In 1931 he was sent back to the battlefields of France by Maclean's Magazine to write a series called "Thirteen Years After". The series became a lecture tour and a book, published by MacLean's in 1931 and over the following five years was given to Canadian Legion branches throughout the Maritimes.[4]

In 1933 he began work at the Nova Scotia Tourist Bureau, moving to Halifax in 1938, and he worked as chairman of the Historic Sites and Monuments Advisory Council, remaining there until his retirement in 1966.

When Canada went to war again in 1939, Bird lost his only son, Captain Stephen Stanley Bird, of the North Nova Scotia Highlanders. This caused him to enter a long period of writing, creating many stories that showed his grief.

Bird won the Ryerson Fiction Award twice, in 1945 for Here Stays Good Yorkshire and in 1947 for Judgment Glen.

Bird died on January 28, 1984, in Sackville, New Brunswick.[5]



Maritime history[edit]

War and military history[edit]

  • And We Go On (1930, World War I)
  • Private Timothy Fergus Clancy (1930)
  • Thirteen Years After (1931, memoir)
  • The Communication Trench (1932, trench warfare)
  • The Two Jacks (1954, story of two Canadian heroes of the French Resistance)
  • No retreating footsteps (1955, regimental history of the North Novas)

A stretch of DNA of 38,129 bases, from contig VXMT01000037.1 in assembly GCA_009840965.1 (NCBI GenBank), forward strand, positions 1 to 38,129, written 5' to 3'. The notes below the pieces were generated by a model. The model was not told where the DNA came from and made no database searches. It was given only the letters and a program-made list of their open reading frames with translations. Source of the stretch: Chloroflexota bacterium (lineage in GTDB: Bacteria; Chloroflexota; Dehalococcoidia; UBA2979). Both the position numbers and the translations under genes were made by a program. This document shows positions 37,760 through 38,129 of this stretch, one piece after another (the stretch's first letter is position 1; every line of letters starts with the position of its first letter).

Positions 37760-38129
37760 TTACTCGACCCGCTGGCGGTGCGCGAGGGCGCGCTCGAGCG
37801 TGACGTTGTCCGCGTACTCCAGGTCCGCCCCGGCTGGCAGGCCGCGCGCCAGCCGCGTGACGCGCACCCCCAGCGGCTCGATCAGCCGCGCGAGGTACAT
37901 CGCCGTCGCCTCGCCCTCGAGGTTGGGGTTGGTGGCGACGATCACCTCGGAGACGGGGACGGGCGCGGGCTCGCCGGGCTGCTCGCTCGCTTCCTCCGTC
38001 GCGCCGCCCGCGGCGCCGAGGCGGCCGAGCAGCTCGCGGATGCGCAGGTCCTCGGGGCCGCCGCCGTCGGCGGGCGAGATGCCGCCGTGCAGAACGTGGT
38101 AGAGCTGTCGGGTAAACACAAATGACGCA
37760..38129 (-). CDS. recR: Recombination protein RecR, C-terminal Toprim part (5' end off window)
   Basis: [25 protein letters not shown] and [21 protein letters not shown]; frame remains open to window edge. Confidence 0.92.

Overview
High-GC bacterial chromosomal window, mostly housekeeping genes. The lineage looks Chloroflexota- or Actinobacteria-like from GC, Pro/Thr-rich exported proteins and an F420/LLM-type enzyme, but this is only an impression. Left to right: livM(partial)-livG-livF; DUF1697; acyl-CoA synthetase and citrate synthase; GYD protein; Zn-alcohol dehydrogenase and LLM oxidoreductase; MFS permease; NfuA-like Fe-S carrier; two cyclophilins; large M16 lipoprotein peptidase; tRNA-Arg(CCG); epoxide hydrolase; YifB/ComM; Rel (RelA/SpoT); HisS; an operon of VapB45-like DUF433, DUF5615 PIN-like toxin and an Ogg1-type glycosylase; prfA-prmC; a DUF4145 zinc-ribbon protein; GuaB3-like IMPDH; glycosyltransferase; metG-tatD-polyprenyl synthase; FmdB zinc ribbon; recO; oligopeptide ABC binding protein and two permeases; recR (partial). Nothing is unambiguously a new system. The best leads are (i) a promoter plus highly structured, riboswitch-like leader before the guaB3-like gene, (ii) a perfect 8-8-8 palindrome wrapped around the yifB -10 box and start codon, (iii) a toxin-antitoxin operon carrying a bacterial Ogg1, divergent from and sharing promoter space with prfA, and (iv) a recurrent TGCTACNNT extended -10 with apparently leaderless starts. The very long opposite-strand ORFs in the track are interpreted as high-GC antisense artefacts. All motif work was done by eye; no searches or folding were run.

• The North Shore Regiment (1963)
  • Ghosts Have Warm Hands (1968, memoir)


  • This is Nova Scotia (1950)
  • Off-Trail in Nova Scotia (1956)
  • These Are the Maritimes (1959)



  • Private Timothy Fergus Clancy (1930, novel)

Historical fiction[edit]

  • The Maid of the Marshes (1933, privately printed)
  • Here Stays Good Yorkshire (1945, Ryerson Fiction Award, co-winner 1945)
  • Judgment Glen (1947)
  • The Passionate Pilgrim (1949)
  • So Much to Record (1951)
  • To Love and To Cherish (1954)
  • The Shy Yorkshireman (1955)
  • Tristram's Salvation (1957)
  • Despite the Distance (1961)
  • An Earl Must Have a Wife (1969, semi-fictional account of J.F.W. DesBarres)
  • Angel Cove (1972, 19 stories about a 1920s Newfoundland fishing village)
  • The Misadventures of Rufus Burdy (1975)


  1. ^ Bird, Will Richard (1997). Ghosts Have Warm Hands: A Memoir of the Great War, 1916-1919. CEF Books. ISBN 978-1-896979-00-7.
  2. ^ "[And We Go On] stands among the most powerful Canadian reactions to the Great War", Ian McKay and Robin Bates, In the Province of History, McGill-Queens University Press, 2010, p. 154
  3. ^ Bird, Will Richard (1997). Ghosts Have Warm Hands: A Memoir of the Great War, 1916-1919. CEF Books. ISBN 978-1-896979-00-7.
  4. ^ and even, according to one source, elsewhere in Canada: see Dean Jobb, "Neglected Master Bird Offers Compelling Narrative of WWI", Halifax Chronicle-Herald, July 5, 2015, http://thechronicleherald.ca/books/1297325-neglected-master-bird-offers-compelling-narrative-of-wwi
  5. ^ http://www.thecanadianencyclopedia.ca/en/article/will-r-bird/